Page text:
No one wants to be fluent
in the language of grief.
No one wants to grow familiar
with the valley of death.
Yet, for some of us,
this is the land in which we dwell
and the words that we utter.
This has been a hard season.
For some of us,
what started out as benign information
has become deeply personal.
As the pandemic has continued,
we have found ourselves losing
not just comfort
and even family and friends.
So we find ourselves grieving.
What was far off has become near.
And now we find ourselves living
in this foreign land
of grief and death.
The tones of our grief
may come across
as harsh and heavy.
Yet in times of grief,
these harsh and heavy tones
express the realities of the heart
when normal language and clichés
Because this valley of grief
in which many of us find ourselves
is one of the most real, vulnerable, and true places
of all human existence.
A place where the value of both people and things
is seen clearly.
A place where the frivolous fades away.
At times, when speaking the language of grief,
you can find yourself feeling alien,
especially if what you’re experiencing
has not become personal for those around you.
They peer into your situation
with curiosity and a bit of empathy,
yet their words are still uttered in the language of normal life.
But then, when you are going about your day
and you hear words spoken
in the language of grief,
Words that may once have passed by on the wind
now hit heavy as a stone.
Sometimes, once you have learned the language of grief,
you can serve as a translator for others.
You can help express the needs of the heart and soul.
When others hear these words a spark is struck,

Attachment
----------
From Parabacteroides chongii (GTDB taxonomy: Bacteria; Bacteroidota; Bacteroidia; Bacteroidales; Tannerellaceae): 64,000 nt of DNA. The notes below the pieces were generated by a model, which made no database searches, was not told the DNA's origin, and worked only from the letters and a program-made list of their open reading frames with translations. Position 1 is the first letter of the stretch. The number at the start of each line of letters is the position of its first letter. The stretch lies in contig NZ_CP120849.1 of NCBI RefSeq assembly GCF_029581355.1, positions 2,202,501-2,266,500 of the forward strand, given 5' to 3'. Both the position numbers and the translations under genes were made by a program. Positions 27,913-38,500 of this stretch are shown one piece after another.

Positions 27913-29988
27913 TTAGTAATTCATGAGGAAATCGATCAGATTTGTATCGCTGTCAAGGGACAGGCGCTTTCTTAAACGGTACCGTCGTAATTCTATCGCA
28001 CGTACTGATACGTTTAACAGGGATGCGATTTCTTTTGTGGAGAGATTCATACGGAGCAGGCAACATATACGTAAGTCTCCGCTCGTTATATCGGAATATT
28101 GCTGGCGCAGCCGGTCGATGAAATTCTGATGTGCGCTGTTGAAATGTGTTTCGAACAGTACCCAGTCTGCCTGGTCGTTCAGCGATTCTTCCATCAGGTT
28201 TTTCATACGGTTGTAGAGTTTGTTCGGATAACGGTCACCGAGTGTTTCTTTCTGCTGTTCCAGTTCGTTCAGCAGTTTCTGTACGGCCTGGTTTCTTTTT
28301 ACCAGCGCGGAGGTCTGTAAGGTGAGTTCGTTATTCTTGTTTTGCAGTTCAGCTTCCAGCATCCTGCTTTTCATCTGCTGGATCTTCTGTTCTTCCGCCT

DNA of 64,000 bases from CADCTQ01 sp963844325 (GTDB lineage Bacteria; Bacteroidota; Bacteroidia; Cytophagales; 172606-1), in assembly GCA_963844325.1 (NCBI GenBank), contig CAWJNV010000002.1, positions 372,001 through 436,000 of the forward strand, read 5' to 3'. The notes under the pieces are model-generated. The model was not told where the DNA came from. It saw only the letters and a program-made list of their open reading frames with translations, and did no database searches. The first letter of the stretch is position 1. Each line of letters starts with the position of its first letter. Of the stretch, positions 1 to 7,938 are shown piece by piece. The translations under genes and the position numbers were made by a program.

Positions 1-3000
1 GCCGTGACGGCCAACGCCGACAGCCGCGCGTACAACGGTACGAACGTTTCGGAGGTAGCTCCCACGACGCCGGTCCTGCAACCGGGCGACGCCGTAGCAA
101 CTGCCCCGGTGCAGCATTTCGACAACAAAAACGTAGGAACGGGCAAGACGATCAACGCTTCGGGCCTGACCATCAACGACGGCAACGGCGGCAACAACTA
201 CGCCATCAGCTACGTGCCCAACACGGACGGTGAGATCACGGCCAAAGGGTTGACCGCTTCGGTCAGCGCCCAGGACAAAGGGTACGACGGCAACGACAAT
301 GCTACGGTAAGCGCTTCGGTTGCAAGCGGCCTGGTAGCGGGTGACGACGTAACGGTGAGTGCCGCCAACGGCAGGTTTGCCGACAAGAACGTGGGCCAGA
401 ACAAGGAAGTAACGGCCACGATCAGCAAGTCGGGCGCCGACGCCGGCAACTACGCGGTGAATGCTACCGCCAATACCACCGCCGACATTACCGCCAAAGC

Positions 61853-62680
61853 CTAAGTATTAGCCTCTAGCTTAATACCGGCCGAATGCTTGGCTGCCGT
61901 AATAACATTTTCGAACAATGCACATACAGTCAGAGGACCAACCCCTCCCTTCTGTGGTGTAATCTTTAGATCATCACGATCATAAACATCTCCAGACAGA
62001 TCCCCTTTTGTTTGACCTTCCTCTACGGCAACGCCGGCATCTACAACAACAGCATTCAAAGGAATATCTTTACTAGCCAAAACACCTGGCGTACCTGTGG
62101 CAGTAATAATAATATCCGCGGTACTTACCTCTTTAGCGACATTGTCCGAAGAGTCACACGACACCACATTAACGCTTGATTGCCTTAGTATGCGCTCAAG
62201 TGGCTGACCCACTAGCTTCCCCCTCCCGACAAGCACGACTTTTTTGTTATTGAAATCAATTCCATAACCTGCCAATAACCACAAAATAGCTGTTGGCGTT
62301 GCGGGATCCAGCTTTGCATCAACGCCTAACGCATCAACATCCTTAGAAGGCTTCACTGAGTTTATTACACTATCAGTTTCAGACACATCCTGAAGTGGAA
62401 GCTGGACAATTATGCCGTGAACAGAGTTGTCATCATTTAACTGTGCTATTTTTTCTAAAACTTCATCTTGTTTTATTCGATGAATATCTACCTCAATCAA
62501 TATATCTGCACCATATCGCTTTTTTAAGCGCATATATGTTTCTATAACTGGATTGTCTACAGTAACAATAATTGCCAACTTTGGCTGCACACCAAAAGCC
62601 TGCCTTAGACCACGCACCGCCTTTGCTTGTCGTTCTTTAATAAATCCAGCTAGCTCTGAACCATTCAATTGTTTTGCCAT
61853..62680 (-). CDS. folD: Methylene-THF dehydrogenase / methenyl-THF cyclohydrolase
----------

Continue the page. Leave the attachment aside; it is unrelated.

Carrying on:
a spark that reveals you are not alone.
I always thought Jesus’ actions at the death of Lazarus
Now, I find them intimate.
seems like such a simple, logical phrase.
However, what I can see now is that Jesus is translating.
Yes, Jesus knew that He would raise Lazarus,
but He didn’t pass over the moment.
He was present. Even in this dark valley.
Through His tears, He writes the story of brokenness
and the need for a Savior –
the need for healing.
Through His tears, He tells us the reason why He came.
It is tempting to try to run from grief.
No one wants to build a house in the valley of death.
And while this is not the place we permanently dwell,
it is a place through which we all must journey.
All of us.
Some are forced to learn the language of grief from infancy –
refugees, orphans, victims.
Others pick up words through the years
as they experience grief and loss.
But at some point, we all must learn this language –
we all must travel this valley.
Jesus wept because He loved.
He wept because He understood.
His tears preach as powerfully as His words.
And I pray ours will too.
If everything Jesus did reveals more of God to us, what do His tears in this situation reveal about the heart of God?
Sheep only follow a shepherd that they know and trust. Looking back, how have you seen the Good Shepherd provide for and protect you?
God does not promise that we will avoid the valley of the shadow of death, but He does promise that He will be with us. How does God’s presence in the valley influence our situation?
Someone once said that as we go through life, we move from being astronauts looking forward to archeologists examining what is behind. As you look back at where you have been, where do you see God?
Like this woman, our grief is very real and personal, but so is Jesus’ love. Reflect on His tender and powerful love for her and for you.
“And looking up to heaven, he sighed and said…”
What might this sigh mean? What might it say about Jesus’ heart for those hurting, like us?
Who around you needs someone to rejoice with or weep with? How can you enter into this situation with them as Jesus does with you?
“It Is Well with My Soul”
Horatio Spafford, 1876
When peace like a river attendeth my way
When sorrows like sea billows roll
Whatever my lot, Thou hast taught me to say
It is well, it is well with my soul
Though Satan should buffet, though trials should come
Let this blest assurance control
That Christ has regarded my helpless estate
And has shed His own blood for my soul
My sin, oh the bliss of this glorious thought
My sin, not in part, but the whole
Is nailed to the cross, and I bear it no more
Praise the Lord, praise the Lord, O my soul!
And Lord, haste the day when my faith shall be sight
The clouds be rolled back as a scroll
The trump shall resound, and the Lord shall descend
Even so, it is well with my soul!